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Top executive women earning more, gender gap still wide

December 17, 1996

NEW YORK (AP) _ The gender pay gap can be a chasm in executive suites.

Women nationwide make 71 cents for every dollar earned by a man. And at the highest levels of corporate America, the gap can be as big as $50 million, give or take a few millions.

That’s the rough difference in pay between Linda Wachner, the Warnaco chief who tops Working Woman magazine’s annual list of best paid corporate women, and Green Tree Financial head Lawrence Coss, who heads a list ranked regardless of gender.

Still, Working Woman found good news Monday as it released its annual report on women’s pay. For the first time, all of the top 20 female executives in corporate America earned more than $1 million.

``We’re clearly moving in the right direction,″ said Nancy F. Smith, editor-in-chief of Working Woman.

She said women are poised to do even better in some sectors. Eight of the 20 best-paid women were in such fields as health care and communications, which are driving the new information economy.

``Women are greatly benefiting from the shifts in the way the economy works,″ said Smith. ``The knowledge economy is new and women who are coming into the economy are coming into areas where there is more opportunity.″

The magazine’s list is compiled from executives of public companies, which are required by law to disclose the pay of their top five executives.

Last year, seven out of the 20 women on Working Woman’s list of the highest paid female executives made less than $1 million. This year, several women who made more than $1 million got bumped off the list by higher-earners.

Wachner, head of Warnaco-Authentic Fitness, headed the list for a second year with total compensation last year of $11.16 million. Carol St. Mark, president of Pitney Bowes Business Services, ranked 20th with total earnings of $1.33 million.

Others on the list include Donna Karan, the fashion designer; Christie Hefner, head of Playboy; Ellen Gordon, head of Tootsie Roll and Estee Lauder, who earned a total of $3.82 million as ``chairwoman emeritus″ of her cosmetic empire.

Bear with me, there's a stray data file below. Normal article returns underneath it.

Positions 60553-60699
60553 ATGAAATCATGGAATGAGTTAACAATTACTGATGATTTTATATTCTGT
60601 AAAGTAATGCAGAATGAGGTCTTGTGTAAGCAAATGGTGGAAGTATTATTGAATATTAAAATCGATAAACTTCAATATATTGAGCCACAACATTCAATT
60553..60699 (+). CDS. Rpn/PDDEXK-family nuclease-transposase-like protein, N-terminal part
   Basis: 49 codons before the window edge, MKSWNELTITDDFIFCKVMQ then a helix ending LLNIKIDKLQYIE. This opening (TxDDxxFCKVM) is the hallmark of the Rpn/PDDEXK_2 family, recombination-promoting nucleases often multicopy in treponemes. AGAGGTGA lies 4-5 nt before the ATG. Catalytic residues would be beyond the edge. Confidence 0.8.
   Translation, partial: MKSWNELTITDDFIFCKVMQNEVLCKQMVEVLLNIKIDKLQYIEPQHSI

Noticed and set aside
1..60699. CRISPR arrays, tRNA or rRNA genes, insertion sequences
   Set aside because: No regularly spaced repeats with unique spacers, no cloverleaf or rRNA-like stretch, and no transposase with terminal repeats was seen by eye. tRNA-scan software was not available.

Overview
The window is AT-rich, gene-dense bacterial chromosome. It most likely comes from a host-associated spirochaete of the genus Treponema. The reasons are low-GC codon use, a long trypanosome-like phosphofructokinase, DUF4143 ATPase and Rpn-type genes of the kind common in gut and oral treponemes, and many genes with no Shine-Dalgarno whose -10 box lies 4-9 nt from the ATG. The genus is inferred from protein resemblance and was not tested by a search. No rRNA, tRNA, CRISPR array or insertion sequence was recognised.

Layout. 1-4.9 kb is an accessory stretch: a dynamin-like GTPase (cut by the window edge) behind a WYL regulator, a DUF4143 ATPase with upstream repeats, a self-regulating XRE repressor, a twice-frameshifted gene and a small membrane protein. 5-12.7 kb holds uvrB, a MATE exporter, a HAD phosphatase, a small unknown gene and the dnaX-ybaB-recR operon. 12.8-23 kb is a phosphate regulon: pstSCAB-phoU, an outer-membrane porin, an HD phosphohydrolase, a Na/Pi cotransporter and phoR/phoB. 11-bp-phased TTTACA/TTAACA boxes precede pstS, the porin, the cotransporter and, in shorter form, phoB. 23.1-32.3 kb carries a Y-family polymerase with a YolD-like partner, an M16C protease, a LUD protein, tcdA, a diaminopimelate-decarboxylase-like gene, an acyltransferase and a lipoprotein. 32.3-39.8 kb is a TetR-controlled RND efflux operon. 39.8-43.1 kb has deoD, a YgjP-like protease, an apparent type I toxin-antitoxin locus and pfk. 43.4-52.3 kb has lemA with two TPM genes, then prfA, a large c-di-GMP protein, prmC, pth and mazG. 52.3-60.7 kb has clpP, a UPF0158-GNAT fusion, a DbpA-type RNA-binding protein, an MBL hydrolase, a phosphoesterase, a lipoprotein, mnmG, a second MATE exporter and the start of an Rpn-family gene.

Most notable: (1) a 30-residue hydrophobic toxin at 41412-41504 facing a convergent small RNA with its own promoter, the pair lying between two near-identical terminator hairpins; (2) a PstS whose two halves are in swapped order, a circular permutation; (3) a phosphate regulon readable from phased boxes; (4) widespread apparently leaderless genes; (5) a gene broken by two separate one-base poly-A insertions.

Those earnings seem a pittance compared with the pay of the nation’s highest paid executives.

Coss last year earned $65.5 million in salary and bonuses, according to a Business Week magazine list that ranked top executive pay regardless of gender. Wayne Calloway, chief executive of Pepsico and No. 20 on the Business Week list, earned $11.4 million.

A recent survey by Catalyst, a non-profit research group, found that women make up just 2 percent of the five top-earning officers at the nation’s 500 biggest companies.

And nationwide, women still earn 71 cents on the dollar.

``We must take care to look at the whole picture,″ says Ellen Bravo, executive director of 9to5, the National Association of Working Women. ``The majority of women work in female-dominated professions that pay less.″

In comparing men’s and women’s pay in more than 100 jobs, Working Woman also found lingering inequalities.

Women accountants made $28,496 in median pay, nearly $10,000 less than males. Women elementary school teachers took home $32,604 in median pay, $4,000 dollars less than males.

Only three of the surveyed jobs found higher pay for women. Female vice presidents of marketing earned $129,000 on average, $2,000 more than men in the same jobs. Women engineers with 10 to 14 years experience earned $64,108, slightly more than the $63,520 earned by men with similar experience. Women pharmacists at chain stores earned $53,600, $1,400 more than men in a similar position. No reason was given for why those professions were the exceptions.

Still, Jane Thompson, president of Home Services at Sears Roebuck and 14th on the Working Woman list, finds cause for optimism.

``Eight years ago, I was the first woman vice president at Sears,″ said Thompson, who earned $1.55 million last year. ``Now more than 15 percent of our officer group are women.″

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